In relation to Gamston Community Hall, the Service Manager for Corporate Services said that lower usage may be due to groups having found alternative venues whilst it had been used by the NHS to deliver vaccinations. She said that the Council had a new booking system through the new website.


The Service Manager for Corporate Services suggested that programming this item for scrutiny early 2024 would allow time for Officers to review relevant information and for any impact from the new booking system to be evaluated. The Group asked if Jubilee Hall at Bingham Arena could be included.


The Group asked about the Performance Indicators, including about their formulation and review. The Service Manager for Corporate Services explained that the indicators were divided into two sectors, one for the large strategic corporate tasks and one for operational key services delivered by the Council. She explained that later in the year the Group would be presented with a range of strategic performance indicators for it to prioritise those it would like to monitor against the new Corporate Strategy. In relation to operational indicators, she explained that the Council monitored a wide range of performance as determined by senior staff and that the Group chose which of those it wanted to be reported in the Performance Report. The Group could request information about areas of interest outside of that process.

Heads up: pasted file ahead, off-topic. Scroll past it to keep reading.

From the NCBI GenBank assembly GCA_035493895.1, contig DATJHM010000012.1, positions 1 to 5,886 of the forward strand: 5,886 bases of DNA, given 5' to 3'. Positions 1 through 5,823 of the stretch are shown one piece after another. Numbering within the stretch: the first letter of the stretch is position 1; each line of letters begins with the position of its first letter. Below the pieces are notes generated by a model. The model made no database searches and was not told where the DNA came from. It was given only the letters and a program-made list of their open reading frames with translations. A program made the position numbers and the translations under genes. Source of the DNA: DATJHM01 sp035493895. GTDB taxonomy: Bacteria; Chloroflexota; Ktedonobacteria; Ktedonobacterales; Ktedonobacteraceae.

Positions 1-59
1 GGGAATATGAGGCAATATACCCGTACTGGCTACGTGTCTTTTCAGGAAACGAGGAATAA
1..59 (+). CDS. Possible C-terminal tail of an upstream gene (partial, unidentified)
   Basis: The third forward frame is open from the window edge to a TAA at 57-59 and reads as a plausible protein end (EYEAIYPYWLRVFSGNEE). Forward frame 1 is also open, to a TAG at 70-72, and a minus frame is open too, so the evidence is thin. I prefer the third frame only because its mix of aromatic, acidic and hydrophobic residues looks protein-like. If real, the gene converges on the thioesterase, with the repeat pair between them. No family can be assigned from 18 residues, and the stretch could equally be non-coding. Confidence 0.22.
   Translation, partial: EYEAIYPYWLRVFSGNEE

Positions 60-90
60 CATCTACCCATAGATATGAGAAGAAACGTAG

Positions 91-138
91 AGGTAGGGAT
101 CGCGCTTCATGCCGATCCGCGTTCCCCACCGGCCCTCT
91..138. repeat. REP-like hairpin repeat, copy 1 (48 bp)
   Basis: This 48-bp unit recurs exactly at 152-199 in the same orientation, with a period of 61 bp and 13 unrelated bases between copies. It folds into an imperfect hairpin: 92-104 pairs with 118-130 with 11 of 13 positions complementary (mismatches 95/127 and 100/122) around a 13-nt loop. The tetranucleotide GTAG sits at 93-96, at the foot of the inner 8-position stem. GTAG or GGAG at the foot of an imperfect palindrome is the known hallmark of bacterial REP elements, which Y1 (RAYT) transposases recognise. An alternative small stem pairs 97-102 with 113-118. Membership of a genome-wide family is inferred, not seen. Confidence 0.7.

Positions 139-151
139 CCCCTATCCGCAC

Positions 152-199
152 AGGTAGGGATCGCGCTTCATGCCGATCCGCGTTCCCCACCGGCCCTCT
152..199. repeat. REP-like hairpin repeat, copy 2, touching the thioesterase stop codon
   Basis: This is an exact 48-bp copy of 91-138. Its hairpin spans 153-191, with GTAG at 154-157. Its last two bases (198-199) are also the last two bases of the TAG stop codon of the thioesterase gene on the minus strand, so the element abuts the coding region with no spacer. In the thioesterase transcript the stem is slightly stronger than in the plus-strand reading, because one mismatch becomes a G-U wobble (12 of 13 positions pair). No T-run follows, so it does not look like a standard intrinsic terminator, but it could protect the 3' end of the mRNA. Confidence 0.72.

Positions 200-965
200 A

It was RESOLVED that the Corporate Overview Group:


a)    notes the 2022/23 revenue position and efficiencies identified in Table 1, the variances in Table 2 and notes the carry forwards and appropriations to reserves in Appendix E;


b)    notes the other changes to the earmarked reserves as set out at Appendix B;


c)    notes the re-profiled position on capital and notes the capital carry forwards outlined in Appendix C and summarised in Appendix F;


d)    notes the update on the Special Expenses outturn at paragraph 4.16 and in Appendix D, and


e)    considers whether scrutiny is required for identified exceptions.